When candidates have spent time and money to help agencies who then go on to collect between 15% and 20% of all future income that successful candidates generate, they should get a far better service than they are doing. As it is all the agencies seem to be offering for their not insignificant cut, is a CV forwarding service based on the most crude 'keyword' searches.


I don't know a single contractor who's got a good thing to say about agencies. Or, in fact, a single employer looking for contractors who has a good word to say about them! I wish there were some other solution to the 'matching contractors with clients' problem. Maybe I should just change careers and become a recruitment consultant myself?


Podcast Interview with 'The Social Programmer'


Since I seem to have got into the subject of work (or lack of it!) it's worth mentioning that a few weeks ago I did a podcast interview with The Social Programmer web site. You can hear over an hour of me pontificating on the state of the industry, the Las Vegas conference I attended, and the whole HD-DVD vs Blu-Ray format wars mess in the podcast which can be found here


Weekend Film-Making Course


I spent the weekend on a 'single person' documentary film-making course. I had suspected that many of these advertised film-making courses are just an attempt to make money from naive 'wanna be's who think such courses will magically open doors in Hollywood (rather like those Microsoft certification boot camp ads that imply in 2 weeks they can turn you into a high revenue-earning IT consultant!). And so it proved to be. A lot of the equipment didn't work, was insufficient to meet the stated goals of the course, or had broken/missing bits and pieces. Misinformation was given out right, left and centre, and I don't think I've heard so much bullshit in quite some time. Very disappointing! I learnt more from the excellent (and far cheaper) Shut up and Shoot Documentary Guide book than I learn on this course, despite the instructor's ridiculous claims that he'd saved us all a year's worth of learning!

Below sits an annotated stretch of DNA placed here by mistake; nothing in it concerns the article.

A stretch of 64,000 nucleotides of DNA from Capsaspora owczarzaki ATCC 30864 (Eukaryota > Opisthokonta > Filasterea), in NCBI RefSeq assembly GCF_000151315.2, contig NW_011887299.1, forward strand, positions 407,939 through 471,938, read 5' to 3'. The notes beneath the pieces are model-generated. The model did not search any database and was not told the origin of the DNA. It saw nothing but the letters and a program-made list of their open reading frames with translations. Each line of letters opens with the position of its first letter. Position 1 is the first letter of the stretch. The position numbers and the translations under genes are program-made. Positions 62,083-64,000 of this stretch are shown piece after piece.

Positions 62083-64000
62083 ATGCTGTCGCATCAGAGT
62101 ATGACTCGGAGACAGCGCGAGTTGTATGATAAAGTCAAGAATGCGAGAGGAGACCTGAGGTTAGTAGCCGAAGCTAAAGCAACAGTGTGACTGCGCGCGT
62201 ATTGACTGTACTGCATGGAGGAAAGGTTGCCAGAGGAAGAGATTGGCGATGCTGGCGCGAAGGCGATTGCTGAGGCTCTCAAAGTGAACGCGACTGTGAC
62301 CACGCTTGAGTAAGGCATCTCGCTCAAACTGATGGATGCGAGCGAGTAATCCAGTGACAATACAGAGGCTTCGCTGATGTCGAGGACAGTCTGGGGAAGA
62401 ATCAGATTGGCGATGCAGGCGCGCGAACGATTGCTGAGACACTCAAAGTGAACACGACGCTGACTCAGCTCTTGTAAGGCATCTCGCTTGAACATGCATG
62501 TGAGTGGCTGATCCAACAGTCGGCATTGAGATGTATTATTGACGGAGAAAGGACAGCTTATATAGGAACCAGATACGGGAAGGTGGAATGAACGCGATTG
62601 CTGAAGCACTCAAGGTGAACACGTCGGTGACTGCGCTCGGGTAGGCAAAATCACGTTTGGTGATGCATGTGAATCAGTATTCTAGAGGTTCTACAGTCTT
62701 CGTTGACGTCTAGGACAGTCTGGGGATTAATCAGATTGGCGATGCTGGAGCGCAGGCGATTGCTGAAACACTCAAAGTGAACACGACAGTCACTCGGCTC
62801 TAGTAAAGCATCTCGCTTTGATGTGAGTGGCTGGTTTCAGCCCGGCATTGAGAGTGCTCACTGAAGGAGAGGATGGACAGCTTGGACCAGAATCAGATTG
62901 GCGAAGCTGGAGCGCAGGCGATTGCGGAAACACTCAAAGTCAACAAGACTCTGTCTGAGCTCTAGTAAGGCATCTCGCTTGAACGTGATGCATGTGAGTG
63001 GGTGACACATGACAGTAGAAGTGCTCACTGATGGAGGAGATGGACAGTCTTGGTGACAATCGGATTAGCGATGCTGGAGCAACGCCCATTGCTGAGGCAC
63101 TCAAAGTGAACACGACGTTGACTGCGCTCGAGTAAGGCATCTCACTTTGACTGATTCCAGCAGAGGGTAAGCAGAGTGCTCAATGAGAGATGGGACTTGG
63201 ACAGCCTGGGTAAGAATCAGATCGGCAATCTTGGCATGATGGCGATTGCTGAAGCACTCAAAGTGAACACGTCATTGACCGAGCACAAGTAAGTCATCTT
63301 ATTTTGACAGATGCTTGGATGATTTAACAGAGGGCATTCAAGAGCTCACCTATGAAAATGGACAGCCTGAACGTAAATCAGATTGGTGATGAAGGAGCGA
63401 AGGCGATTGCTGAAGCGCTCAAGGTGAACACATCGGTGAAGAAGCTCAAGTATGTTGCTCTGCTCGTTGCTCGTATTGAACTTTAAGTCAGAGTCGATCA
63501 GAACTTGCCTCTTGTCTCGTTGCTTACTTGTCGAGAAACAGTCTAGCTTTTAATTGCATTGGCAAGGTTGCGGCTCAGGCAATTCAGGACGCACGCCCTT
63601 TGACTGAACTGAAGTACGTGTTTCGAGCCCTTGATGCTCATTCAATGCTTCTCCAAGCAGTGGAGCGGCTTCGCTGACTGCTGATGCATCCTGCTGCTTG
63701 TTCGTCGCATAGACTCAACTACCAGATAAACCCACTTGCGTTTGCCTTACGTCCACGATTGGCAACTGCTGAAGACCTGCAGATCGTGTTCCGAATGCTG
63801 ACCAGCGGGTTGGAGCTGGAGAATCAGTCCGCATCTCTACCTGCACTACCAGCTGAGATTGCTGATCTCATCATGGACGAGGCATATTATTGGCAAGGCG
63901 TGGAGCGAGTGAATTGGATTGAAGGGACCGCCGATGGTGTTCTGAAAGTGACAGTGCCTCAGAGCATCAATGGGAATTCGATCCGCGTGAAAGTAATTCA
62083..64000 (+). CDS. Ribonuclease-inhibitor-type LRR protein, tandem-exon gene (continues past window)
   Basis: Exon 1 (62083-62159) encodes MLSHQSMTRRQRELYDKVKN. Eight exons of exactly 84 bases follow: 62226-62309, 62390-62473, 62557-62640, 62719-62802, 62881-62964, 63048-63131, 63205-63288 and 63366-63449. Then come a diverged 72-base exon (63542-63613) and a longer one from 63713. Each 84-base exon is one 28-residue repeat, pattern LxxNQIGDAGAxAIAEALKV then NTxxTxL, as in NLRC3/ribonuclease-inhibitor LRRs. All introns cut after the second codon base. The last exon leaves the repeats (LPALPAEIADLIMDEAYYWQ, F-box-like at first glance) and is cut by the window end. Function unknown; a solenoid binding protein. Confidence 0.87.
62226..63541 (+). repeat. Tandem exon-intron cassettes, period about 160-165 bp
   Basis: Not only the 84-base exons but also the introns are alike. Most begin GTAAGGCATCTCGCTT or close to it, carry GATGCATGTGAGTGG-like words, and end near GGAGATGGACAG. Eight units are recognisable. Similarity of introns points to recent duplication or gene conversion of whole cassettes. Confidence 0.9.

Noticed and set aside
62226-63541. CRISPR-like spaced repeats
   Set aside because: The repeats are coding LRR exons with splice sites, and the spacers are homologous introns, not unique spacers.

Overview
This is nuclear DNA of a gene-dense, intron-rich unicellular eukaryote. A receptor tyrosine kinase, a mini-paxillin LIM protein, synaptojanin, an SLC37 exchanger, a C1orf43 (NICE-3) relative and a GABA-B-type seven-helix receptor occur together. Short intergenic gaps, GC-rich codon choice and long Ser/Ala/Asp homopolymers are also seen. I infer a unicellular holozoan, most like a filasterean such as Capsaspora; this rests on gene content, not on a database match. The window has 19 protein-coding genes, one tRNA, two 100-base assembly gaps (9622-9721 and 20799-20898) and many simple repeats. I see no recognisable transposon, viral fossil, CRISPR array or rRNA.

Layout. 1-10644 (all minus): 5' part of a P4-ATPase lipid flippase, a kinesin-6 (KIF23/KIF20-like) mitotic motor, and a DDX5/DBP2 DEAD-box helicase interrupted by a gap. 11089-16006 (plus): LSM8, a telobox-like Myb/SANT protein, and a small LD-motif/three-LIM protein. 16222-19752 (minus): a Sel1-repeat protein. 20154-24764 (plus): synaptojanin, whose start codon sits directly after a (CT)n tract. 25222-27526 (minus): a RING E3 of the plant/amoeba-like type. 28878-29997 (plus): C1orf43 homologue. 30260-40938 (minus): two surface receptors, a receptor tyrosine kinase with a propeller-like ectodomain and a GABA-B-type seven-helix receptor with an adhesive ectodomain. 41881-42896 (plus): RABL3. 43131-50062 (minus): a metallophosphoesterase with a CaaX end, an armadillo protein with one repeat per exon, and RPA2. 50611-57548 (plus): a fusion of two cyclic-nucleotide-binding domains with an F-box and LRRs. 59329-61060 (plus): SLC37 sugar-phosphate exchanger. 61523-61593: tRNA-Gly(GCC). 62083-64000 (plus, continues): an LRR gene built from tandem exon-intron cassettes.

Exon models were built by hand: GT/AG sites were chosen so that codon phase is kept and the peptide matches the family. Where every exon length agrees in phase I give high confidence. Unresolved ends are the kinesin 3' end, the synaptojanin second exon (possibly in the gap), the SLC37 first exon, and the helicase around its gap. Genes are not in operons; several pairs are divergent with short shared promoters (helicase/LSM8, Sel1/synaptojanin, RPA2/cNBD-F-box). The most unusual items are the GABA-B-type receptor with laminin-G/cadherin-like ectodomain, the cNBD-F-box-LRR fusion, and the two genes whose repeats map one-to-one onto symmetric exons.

Film: The Orphanage


On a happier note, last night I went to see The Orphanage, universally praised by critics as an 'intelligent horror movie'. This foreign-language film has received a lot of attention (and a UK Top 10 position) primarily because it's been recommended/produced by Pan's Labyrinth director Guillermo del Toro. It's in nowhere near the same league as Pan's Labyrinth, but it is a beautifully constructed film that's well worth a trip to your local emporium to see - even if you're the sort of person who hates seeing subtitled movies. It's hard to say any more about the film without spoiling it - just go and see it!

6 comments:

Ross said...

Agencies. Too true. I've only ever worked with one agency that I enjoyed working with (Intapeople) but on the whole you are totally on the money.

Maybe it is time for http://hire-a-contractor.com/ and use the Pearson Coefficient Correlation to match people up for a small-ish one-time fee. I am surprised someone hasn't done this already.

Ian said...

Lots of people have tried over the years (The Professional Contractors Group tried hard with their 'portal') but it requires a huge 'mind shift' on the part of contractors and clients. And despite all the problems people are so lazy they just prefer to carry on with the way they've been working for the last 20 years (ie pay through the nose using JobServe and agencies).